A Moment of Silence: For Bolivian Election Day

In the current polarized political climate, it is important to clarify: replacing one over-reaching leader with another is not a revolution—it’s a coup d’état—especially when the new autocrat has even greater centralized authority. Likewise, when a problematic democratic is bested by an aspiring tyrant, it is not good for democracy, even if it is the result of the popular vote. Such was the case when Evo Morales came to power in Bolivia. Tomorrow, Bolivians go to the polls and our election is in less than three weeks (in case you missed intrusive barrage of PSA’s). That makes this the perfect time to watch Ferdinando Vicentini Orgnani’s A Moment of Silence (Un Minuto de Silencio), which recently released on VOD platforms.

Gonzalo “Goni” Sanchez de Lozada, the president whose administration was toppled by the movement Morales commandeered, actually did great things for Bolivia. He curbed hyper-inflation relatively quickly and coupled privatization with increased social welfare systems. Yet, he failed to understand the coordinated guerilla campaign orchestrated against him, until it was too late. Frankly, we can see echoes of our own recent national experiences in the way Bolivian Chavists provoked Goni’s government with a blockade of La Paz and an ambush of a fuel convoy’s military escort, subsequently exploiting the collateral damage from their response to stoke public outrage.

Nevertheless, many Bolivians had high hopes when Morales came to power, especially the indigenous population, but also including the urban middle class. Tragically for the nation, those hopes were dashed. True to the example of his mentor, Hugo Chavez, Morales soon started imprisoning opposition leaders. Vicentini Orgnani’s own camera captures one such dissenting politician as Morales’ soldiers take him into custody.

Eventually, many of Morales core constituencies turned against him when he decided to blaze an expressway through the TIPNIS state park and indigenous territory, to serve his real masters, the cocoa growers (Vicentini Orgnani’s talking heads telling point out throughout his terms in office, Morales also held the presidency of the Bolivian cocoa growers’ federation). The local, less politically indigenous peoples started a massive protest march that provoked a swift and violent response from Morales (who used Venezuelan troops to do his dirty work, according to one survivor).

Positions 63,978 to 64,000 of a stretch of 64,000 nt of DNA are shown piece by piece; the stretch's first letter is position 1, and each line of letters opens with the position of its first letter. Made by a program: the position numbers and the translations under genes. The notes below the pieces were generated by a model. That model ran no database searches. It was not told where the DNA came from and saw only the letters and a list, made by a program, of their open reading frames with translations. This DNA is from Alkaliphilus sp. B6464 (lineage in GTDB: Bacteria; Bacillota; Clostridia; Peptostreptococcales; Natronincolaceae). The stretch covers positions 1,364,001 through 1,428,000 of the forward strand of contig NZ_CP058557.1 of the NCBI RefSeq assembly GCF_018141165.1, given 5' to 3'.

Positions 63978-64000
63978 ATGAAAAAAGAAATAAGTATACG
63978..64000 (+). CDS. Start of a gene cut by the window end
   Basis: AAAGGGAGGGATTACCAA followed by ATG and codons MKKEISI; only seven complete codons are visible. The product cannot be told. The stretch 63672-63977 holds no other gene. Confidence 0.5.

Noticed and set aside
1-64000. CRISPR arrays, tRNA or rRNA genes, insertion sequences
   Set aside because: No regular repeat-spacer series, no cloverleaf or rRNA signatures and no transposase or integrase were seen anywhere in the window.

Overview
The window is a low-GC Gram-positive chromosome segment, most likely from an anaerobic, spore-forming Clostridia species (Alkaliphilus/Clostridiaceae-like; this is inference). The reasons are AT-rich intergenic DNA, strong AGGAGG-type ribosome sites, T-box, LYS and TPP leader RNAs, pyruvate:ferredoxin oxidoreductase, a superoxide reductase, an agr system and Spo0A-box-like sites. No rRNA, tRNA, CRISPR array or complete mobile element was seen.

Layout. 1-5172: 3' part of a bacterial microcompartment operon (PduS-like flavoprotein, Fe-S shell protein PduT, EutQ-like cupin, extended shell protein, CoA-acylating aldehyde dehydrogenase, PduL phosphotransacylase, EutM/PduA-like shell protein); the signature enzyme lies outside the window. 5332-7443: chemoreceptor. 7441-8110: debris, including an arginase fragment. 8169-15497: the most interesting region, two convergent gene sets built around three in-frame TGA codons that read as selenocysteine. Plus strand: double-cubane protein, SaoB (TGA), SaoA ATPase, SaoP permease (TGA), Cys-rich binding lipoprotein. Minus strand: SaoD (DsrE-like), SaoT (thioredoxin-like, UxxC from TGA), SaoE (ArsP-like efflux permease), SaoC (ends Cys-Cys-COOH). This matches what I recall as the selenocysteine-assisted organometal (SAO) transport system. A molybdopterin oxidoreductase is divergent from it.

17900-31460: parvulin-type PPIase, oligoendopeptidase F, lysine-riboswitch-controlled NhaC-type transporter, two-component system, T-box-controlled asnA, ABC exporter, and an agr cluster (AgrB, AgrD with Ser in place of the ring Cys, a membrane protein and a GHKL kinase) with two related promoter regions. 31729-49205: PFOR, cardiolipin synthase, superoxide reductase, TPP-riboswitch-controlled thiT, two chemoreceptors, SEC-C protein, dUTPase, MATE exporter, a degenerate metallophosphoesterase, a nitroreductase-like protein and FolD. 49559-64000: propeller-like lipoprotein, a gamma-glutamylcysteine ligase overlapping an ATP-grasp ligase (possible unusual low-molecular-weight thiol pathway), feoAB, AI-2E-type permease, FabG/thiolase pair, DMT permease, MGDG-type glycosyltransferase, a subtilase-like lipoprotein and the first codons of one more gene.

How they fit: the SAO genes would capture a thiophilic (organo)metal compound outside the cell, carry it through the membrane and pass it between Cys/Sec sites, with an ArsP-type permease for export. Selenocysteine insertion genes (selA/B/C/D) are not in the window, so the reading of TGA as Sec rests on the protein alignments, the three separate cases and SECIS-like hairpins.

Friday, October 16, 2020

Don’t Look Back: Karma Kills

In horror movies, what comes around, always goes around. Karma kills. In fact, karma itself becomes a malevolent agent of scares in this horror movie. It might also get some help from an angry grudge-holding spirit, but whatever the forces at work, the implications are dire for Caitlin Kramer in director-screenwriter Jeffrey Reddick’s Don’t Look Back, which releases today on demand.

Some might think of this as the horror movie take on the infamous Kitty Genovese case, but it really isn’t. Her brother William Genovese pretty thoroughly debunks the alleged case of witness indifference, concluding
The New York Times exaggerated it to the point of fabrication in the documentary, The Witness. Regardless, Kramer and five other bystanders stood by gawking while Douglas Helton was bashed to death by a thug. Kramer shouldn’t be judged as harshly as the others, because the incident induced flashbacks to the brutal home invasion she barely survived, but that will not matter to the media and the victim’s brother.